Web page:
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I Tried Neutrogena's LED Light Acne Mask and It Was a Trip

Beware, unassuming bystanders.

Design by Betsy Farrell

I first learned of Neutrogena's new LED Acne Mask, how else, but by scrolling through Instagram. Its Stormtrooper-like silhouette and Enter the Void glow were total selfie bait and being the curious, snap-happy beauty editor I am, I knew it would only be a matter of time before it landed on my face.

As far as my personal acne struggles go, my complexion is by no means flawless—I have occasional breakouts and subsequent post acne marks (my skin is very sensitive)—but acne isn't my primary skin concern. So at first, I thought using this LED mask was a little excessive. However, I learned that the mask is actually only intended for mild or moderate acne, and does not benefit severe cases. On the same token, if you've got clear skin, you shouldn't use the mask as a preventative measure.

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What It Does

In the simplest terms, the mask is meant to emit energy in the red and blue regions of the LED light spectrum to treat mild or moderate acne—like blackheads, whiteheads, pimples, and postules—on the face.

How does it do that? Well, as you probably know, acne starts with a buildup of oil under the skin, which causes a type of bacteria to multiply. Pores are then blocked by this bacteria, excess oil, and dead skin cells, and a breakout occurs. The UV-free LED light works to penetrate the skin to reduce the bacteria. The blue light is known for its anti-acne properties, while the red is known for reducing the appearance of wrinkles by boosting collagen production.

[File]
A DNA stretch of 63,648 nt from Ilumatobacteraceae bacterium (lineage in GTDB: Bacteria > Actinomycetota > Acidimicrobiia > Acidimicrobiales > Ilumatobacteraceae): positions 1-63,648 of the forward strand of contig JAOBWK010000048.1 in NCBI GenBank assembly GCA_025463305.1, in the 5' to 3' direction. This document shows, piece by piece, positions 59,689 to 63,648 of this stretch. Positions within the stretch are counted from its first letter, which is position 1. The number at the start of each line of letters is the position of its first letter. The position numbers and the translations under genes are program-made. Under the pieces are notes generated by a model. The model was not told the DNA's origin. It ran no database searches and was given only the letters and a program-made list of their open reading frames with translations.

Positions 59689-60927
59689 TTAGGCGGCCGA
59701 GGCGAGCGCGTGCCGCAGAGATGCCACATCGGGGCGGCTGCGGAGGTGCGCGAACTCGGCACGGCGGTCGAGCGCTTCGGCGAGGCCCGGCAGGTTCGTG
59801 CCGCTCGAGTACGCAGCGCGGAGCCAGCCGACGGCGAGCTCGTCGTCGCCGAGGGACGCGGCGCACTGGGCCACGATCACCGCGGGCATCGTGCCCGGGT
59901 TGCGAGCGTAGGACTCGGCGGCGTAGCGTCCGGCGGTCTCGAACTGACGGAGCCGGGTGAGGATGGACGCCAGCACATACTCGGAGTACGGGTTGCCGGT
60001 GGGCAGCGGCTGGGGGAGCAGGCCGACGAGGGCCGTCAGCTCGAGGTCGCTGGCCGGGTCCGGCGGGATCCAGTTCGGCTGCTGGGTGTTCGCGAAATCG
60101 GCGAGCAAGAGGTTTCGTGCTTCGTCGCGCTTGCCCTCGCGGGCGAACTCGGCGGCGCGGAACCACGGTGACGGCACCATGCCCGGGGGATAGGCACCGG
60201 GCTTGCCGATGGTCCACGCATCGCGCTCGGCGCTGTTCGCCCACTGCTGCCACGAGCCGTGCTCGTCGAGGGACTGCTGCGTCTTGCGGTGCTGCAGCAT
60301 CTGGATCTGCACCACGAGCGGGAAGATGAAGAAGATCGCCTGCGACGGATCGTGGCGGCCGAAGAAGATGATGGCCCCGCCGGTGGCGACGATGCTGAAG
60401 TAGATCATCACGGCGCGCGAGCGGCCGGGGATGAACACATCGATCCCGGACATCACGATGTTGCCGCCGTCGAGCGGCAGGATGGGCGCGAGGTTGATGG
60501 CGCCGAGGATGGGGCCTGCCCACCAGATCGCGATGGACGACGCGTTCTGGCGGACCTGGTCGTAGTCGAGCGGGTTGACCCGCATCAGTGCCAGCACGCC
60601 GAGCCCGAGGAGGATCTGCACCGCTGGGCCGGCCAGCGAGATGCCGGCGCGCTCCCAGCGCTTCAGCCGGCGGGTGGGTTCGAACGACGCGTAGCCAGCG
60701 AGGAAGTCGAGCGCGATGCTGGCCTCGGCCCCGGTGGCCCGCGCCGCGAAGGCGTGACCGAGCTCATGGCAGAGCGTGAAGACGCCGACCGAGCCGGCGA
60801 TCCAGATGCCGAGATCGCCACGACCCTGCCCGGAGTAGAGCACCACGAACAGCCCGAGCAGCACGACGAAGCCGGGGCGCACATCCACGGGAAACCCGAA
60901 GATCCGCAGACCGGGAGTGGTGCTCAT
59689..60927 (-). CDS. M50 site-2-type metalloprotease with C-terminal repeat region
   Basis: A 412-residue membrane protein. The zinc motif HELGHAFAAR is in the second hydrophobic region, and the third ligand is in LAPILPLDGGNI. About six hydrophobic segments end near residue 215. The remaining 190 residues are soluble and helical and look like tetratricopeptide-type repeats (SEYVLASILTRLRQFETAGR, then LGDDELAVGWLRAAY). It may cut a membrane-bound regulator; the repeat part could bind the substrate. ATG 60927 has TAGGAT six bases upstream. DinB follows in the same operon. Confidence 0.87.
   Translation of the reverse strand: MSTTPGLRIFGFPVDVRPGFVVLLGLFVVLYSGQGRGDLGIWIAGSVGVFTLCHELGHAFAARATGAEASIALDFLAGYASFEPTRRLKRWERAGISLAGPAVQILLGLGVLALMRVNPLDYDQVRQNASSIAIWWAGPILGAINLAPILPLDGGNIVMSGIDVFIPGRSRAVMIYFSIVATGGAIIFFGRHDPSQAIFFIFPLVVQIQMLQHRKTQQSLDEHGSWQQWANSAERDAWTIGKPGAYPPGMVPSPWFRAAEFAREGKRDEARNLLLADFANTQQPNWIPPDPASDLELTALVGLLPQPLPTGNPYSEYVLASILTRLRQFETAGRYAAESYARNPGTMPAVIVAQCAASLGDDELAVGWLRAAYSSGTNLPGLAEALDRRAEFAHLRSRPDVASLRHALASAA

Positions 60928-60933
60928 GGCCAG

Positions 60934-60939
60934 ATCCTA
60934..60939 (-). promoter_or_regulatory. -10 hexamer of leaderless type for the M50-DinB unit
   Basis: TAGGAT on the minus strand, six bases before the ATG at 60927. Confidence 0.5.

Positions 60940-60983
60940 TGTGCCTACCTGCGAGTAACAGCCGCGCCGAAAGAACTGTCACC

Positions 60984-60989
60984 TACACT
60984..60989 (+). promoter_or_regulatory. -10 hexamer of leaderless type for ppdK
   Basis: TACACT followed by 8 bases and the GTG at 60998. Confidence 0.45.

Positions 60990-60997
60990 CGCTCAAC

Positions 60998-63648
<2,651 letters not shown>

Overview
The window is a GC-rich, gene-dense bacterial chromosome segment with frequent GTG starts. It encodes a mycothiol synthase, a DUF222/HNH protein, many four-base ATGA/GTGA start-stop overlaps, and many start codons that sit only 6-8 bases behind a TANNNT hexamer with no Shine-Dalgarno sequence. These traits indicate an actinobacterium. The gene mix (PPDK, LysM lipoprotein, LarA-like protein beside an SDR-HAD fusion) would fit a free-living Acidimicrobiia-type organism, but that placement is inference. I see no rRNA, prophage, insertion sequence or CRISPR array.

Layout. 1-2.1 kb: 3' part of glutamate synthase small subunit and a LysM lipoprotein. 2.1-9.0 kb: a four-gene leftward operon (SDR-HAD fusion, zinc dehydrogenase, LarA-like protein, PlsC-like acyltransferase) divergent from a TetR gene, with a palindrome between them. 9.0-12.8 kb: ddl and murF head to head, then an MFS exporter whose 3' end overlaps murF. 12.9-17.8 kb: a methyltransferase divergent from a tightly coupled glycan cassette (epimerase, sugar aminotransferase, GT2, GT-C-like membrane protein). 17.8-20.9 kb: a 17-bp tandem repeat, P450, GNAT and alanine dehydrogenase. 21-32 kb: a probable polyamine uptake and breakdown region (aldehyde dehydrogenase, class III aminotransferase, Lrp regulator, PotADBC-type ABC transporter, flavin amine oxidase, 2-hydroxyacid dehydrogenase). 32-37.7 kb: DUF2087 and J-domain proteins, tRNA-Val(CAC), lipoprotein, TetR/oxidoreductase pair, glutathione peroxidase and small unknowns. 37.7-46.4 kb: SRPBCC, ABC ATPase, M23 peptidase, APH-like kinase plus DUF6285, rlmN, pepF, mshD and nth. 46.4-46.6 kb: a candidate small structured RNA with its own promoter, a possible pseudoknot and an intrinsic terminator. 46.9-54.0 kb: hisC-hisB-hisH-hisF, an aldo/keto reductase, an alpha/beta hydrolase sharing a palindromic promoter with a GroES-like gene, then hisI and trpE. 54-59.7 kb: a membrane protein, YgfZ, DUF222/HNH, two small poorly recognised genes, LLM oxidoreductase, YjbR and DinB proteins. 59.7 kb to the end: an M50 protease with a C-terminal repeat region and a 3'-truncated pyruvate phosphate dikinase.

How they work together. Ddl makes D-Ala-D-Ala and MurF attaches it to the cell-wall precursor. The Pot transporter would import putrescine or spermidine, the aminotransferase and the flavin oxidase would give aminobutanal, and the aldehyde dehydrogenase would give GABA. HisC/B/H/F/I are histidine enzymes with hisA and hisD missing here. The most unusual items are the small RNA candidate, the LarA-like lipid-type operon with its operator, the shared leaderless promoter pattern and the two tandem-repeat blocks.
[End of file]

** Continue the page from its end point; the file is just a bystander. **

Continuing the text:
The Test Drive

I made a point of testing the mask during New York Fashion Week, which is always a particularly stressful time. I'm not sleeping enough, eating as healthy, or giving my skin the same due diligence. Well, this time around being the exception.

Per the instructions, I used the mask accompany in addition to my daily skincare routine. So each night, I'd cleanse, tone, and moisturize (occasionally masking with Renée Rouleau's Triple Berry Smooth Peel), then throw the mask—a sheet of white plastic attached to a pair of lab glasses—on for 10 minutes. It looks ridiculous, and kind of scary, so I recommend warning your roommates in advance.

Now, unlike a clay or sheet mask, it's much harder to multi-task with a bright LED mask. Whether I tried to zombie scroll through my phone or watch a show on Netflix, it was way too much stimulation for my eyes. It was a loooong 10 minutes. and novelty wore off quick, but I begrudgingly kept at it for an entire week.

This said, I wasn't mad at the results. My trial coincided with that time of the month and my skin definitely appeared clearer with less blemishes and overall redness. I wouldn't call it miraculous—I still relied on concealer and liquid foundation for coverage—but I was asked by my friends if I was doing anything different and that definitely counts for something.

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As far as recommending the mask to my grown-ass woman friends, I'm not sure I would given how tedious it is. I'd much sooner do so to my teenage sister who is probably more concerned about acne and has more free time. However, if you have you heart set on LED technology for acne, but don't have the funds for pricey treatments at a facialist's or a premium at home mask (which can cost upwards of $1,000), at $35, Neutrogena's really is an impressive bargain. So if you're *really* committed, may the force be with you.

Neutrogena Light Therapy Acne Mask, $34.99; amazon.com

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